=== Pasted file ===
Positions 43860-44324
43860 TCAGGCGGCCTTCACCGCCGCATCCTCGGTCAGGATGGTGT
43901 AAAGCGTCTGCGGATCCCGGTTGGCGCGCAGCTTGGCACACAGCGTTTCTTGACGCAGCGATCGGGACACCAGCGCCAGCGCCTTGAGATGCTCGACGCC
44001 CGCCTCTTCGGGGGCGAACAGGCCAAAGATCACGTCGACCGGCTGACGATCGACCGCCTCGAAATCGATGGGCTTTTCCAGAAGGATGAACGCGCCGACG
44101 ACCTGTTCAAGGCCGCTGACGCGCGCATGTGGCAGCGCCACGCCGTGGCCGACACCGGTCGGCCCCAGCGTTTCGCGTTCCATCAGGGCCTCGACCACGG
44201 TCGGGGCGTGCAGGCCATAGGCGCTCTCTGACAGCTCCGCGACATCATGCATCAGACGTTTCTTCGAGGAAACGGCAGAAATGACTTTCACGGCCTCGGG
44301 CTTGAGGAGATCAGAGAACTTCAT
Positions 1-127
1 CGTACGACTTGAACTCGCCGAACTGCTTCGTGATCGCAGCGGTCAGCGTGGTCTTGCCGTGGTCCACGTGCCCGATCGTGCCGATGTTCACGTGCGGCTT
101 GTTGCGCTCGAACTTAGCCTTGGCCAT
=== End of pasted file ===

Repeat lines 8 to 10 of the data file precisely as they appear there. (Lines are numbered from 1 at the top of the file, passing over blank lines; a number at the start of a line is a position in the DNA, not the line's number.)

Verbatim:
Positions 1-127
1 CGTACGACTTGAACTCGCCGAACTGCTTCGTGATCGCAGCGGTCAGCGTGGTCTTGCCGTGGTCCACGTGCCCGATCGTGCCGATGTTCACGTGCGGCTT
101 GTTGCGCTCGAACTTAGCCTTGGCCAT